FILM ATTEMPTS TO DOCUMENT ARMENIA'S INFLUENCE ON EUROPE
By Alin K. Gregorian

Mirror-Spectator Staff
May 31, 2012 11:27 am

WATERTOWN - A new film by history buff Arsen Hakobyan of Armenia
intends to put into perspective Armenia's influence on Europe, both
in terms of export- ing Christianity, as well as exporting its church
architecture and numerous saints.

The film, shot on location in Armenia as well as in Georgia and
several European countries, gives as examples churches in Europe
that were built heavily influenced by the Armenian church structure -
most perfectly and earliest executed in Echmiazdin and Bagaran. Among
those churches is San Satiro in Milan, the origi- nal structure of
which was based on the seventh-century Bagaran church.

The DVD can be watched in Armenian, English, Russian or French.

The film also spends time on the report- ed travels by Renaissance
genius Leonardo DaVinci in Cilicia, specifically around the Taurus
Mountains. According to his Codex Atlanticus, housed in the Ambrosian
Library in Milan, he spent some time in Cilicia in the 1480s, where
he witnessed an earthquake in Erzinga. He had reportedly gone there
at the behest of the Sacred Sultan of Egypt. He sketched many faces,
as well as the topog- raphy of the region.

The filmmaker, Hakobyan, said that the film would be "for all the
people who don't know Armenia and Armenian history." In particular,
he said, Armenians sent many proselytizers to Europe to preach
Christianity, some even long before the formal adoption of Christianity
as the state religion in 301 AD.

For example, St. Minas or San Miniato in Italian, preached the new
religion in Tuscany and was beheaded in Florence on October 25, 250
AD. As a result, a church was named for him, honoring him as the first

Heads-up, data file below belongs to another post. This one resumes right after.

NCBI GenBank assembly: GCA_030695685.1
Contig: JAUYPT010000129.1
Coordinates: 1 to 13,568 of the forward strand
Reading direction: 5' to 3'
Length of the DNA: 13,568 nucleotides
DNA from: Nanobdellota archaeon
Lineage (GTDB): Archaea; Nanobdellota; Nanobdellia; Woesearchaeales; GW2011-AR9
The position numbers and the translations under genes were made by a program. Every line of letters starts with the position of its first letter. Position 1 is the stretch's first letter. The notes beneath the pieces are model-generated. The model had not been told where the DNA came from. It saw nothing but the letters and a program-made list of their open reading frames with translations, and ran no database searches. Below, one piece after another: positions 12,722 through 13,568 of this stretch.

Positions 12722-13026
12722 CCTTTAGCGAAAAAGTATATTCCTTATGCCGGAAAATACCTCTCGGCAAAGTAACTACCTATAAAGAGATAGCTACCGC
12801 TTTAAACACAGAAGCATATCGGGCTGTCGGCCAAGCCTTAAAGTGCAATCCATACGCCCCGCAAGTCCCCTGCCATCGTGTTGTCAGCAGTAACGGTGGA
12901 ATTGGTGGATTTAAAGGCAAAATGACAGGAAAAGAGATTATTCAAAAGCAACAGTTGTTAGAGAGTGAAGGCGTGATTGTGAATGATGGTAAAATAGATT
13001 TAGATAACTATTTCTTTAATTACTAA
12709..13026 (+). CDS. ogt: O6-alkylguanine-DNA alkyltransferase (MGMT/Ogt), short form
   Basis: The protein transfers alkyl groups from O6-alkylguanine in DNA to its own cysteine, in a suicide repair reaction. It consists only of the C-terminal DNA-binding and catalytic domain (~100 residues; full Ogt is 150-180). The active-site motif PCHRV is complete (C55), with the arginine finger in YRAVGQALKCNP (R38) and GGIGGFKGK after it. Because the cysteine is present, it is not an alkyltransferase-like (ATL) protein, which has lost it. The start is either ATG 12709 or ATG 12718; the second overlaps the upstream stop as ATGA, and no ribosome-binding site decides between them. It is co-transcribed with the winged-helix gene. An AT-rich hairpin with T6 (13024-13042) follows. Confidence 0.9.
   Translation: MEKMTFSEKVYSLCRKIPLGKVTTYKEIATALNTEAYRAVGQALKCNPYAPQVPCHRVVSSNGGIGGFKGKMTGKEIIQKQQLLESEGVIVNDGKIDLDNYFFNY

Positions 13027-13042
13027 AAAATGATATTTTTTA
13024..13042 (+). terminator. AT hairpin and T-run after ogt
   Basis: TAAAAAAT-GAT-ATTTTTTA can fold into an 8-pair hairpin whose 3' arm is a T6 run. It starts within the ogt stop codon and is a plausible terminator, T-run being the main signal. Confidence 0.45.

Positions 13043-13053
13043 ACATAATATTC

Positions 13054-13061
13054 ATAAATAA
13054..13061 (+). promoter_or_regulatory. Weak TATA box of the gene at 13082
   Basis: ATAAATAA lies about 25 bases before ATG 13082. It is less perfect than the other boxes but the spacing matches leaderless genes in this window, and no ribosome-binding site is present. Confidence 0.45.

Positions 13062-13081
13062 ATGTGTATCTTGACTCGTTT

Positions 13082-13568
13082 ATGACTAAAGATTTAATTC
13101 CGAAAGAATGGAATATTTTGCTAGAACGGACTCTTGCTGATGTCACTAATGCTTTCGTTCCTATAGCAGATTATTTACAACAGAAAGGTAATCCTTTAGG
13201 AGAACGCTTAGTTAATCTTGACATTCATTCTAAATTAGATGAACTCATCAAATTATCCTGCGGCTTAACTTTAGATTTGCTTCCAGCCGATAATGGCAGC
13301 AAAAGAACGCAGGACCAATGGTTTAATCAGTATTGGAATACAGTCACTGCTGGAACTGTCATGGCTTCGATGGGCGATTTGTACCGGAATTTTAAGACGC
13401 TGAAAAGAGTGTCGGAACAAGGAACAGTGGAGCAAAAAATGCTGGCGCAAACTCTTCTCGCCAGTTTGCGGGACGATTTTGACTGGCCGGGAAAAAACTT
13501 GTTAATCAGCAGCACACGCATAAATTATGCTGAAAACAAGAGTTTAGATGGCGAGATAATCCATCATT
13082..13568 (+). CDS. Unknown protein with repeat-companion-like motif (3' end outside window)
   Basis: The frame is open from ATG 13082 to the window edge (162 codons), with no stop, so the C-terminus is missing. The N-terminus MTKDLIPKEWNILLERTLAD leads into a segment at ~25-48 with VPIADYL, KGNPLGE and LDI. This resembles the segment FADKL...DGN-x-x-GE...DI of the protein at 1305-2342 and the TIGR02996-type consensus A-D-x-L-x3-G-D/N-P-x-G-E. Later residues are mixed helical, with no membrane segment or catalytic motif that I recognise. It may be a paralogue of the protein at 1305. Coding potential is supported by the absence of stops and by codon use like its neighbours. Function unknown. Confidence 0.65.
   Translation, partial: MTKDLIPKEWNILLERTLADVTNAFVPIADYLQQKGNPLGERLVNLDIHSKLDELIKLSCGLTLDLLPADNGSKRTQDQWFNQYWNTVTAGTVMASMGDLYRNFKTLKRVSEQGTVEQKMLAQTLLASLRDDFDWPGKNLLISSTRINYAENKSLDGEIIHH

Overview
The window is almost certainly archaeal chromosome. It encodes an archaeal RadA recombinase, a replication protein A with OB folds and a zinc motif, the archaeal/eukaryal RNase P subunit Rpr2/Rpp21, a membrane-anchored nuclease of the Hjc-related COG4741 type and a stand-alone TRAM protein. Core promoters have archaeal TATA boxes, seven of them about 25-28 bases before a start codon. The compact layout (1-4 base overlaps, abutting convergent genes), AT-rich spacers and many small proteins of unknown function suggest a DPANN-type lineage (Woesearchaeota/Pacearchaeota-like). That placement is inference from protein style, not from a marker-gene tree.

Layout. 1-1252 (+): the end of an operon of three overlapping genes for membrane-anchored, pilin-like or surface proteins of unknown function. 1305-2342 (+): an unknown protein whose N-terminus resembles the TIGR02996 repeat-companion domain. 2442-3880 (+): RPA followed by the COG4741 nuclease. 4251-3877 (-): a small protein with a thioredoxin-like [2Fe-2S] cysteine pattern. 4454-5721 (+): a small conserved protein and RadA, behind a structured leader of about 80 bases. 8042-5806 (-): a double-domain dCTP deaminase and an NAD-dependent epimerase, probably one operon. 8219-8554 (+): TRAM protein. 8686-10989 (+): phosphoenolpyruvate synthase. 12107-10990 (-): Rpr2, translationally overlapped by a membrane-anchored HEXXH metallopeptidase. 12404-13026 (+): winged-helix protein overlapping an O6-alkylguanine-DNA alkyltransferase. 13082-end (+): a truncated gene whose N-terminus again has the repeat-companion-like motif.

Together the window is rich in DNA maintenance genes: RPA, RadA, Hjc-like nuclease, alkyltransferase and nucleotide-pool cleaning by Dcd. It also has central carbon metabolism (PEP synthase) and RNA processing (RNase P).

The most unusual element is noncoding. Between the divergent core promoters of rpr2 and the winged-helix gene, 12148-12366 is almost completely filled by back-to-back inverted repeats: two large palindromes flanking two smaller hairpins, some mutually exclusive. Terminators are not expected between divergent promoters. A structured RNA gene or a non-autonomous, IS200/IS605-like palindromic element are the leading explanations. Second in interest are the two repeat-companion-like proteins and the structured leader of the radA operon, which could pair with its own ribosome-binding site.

Christian martyr of the city. The late saint is depicted in the fresco
in the dome of the church, and referred to as "the king of Armenians."

St. Minas was not alone; about 20 Armenians are counted among the
saints in Italy.

The Ararat Mountains are referred to the home of Noah, and as such,
its pres- ence on Armenian soil gave the country a certain religious
cache, "an altar of Christianity," according to the film.

The traditional structure of the Armenian Church, four equidistant
wings with a square on top and a dome on top of the square, is visible
in several European churches.

Another Armenian-style church is Germigny-des-Pres, built by Oton
Matsaetsi, an Armenian architect in 806- 811, in Orleans, France.

There are plenty of Armenian saints venerated by Catholics in the
rest of Europe. For example, St. Servatius, or San Servato, who
according to two books from the Middle Ages was born in Armenia,
is recognized in the Netherlands and Belgium. There is a church in
his name in Brussels and in fact he is considered the patron saint
of the city of Maastricht.

The film also refers to a couple of European peoples, including the
Basques and Bavarians, as having Armenian roots. Currently, Hakobyan
is working on a sequel, focusing further on the Armenian roots of
some European nationalities.

"From Ararat to Europe" will be shown on Sunday, June 3, at 4 p.m. at
the Ararat-Eskijian Museum in Mission Hills, Calif.

To purchase a copy of the film, write to Hakobyan at
[email protected]



From: Emil Lazarian | Ararat NewsPress